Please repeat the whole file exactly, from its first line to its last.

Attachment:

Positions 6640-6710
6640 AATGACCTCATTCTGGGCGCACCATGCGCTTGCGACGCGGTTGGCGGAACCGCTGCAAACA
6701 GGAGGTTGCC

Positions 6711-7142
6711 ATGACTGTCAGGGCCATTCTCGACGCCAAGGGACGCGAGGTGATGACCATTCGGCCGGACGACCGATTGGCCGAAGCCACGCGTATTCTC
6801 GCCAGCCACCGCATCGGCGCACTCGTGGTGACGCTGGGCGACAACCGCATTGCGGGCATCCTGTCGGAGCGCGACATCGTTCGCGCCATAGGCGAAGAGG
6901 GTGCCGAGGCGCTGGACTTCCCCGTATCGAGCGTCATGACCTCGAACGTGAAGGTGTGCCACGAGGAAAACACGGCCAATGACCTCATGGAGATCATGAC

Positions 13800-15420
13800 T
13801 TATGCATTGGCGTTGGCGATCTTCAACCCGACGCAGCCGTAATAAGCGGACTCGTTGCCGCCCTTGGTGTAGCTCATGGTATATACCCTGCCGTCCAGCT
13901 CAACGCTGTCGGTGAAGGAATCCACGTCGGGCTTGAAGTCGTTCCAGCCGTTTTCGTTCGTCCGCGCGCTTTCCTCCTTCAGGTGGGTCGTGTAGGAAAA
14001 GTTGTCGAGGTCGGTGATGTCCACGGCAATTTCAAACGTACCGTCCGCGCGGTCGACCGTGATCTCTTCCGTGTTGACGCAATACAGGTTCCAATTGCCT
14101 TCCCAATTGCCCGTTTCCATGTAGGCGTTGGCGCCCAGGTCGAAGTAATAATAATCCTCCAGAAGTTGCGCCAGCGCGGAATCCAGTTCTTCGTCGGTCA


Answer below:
Positions 6640-6710
6640 AATGACCTCATTCTGGGCGCACCATGCGCTTGCGACGCGGTTGGCGGAACCGCTGCAAACA
6701 GGAGGTTGCC

Positions 6711-7142
6711 ATGACTGTCAGGGCCATTCTCGACGCCAAGGGACGCGAGGTGATGACCATTCGGCCGGACGACCGATTGGCCGAAGCCACGCGTATTCTC
6801 GCCAGCCACCGCATCGGCGCACTCGTGGTGACGCTGGGCGACAACCGCATTGCGGGCATCCTGTCGGAGCGCGACATCGTTCGCGCCATAGGCGAAGAGG
6901 GTGCCGAGGCGCTGGACTTCCCCGTATCGAGCGTCATGACCTCGAACGTGAAGGTGTGCCACGAGGAAAACACGGCCAATGACCTCATGGAGATCATGAC

Positions 13800-15420
13800 T
13801 TATGCATTGGCGTTGGCGATCTTCAACCCGACGCAGCCGTAATAAGCGGACTCGTTGCCGCCCTTGGTGTAGCTCATGGTATATACCCTGCCGTCCAGCT
13901 CAACGCTGTCGGTGAAGGAATCCACGTCGGGCTTGAAGTCGTTCCAGCCGTTTTCGTTCGTCCGCGCGCTTTCCTCCTTCAGGTGGGTCGTGTAGGAAAA
14001 GTTGTCGAGGTCGGTGATGTCCACGGCAATTTCAAACGTACCGTCCGCGCGGTCGACCGTGATCTCTTCCGTGTTGACGCAATACAGGTTCCAATTGCCT
14101 TCCCAATTGCCCGTTTCCATGTAGGCGTTGGCGCCCAGGTCGAAGTAATAATAATCCTCCAGAAGTTGCGCCAGCGCGGAATCCAGTTCTTCGTCGGTCA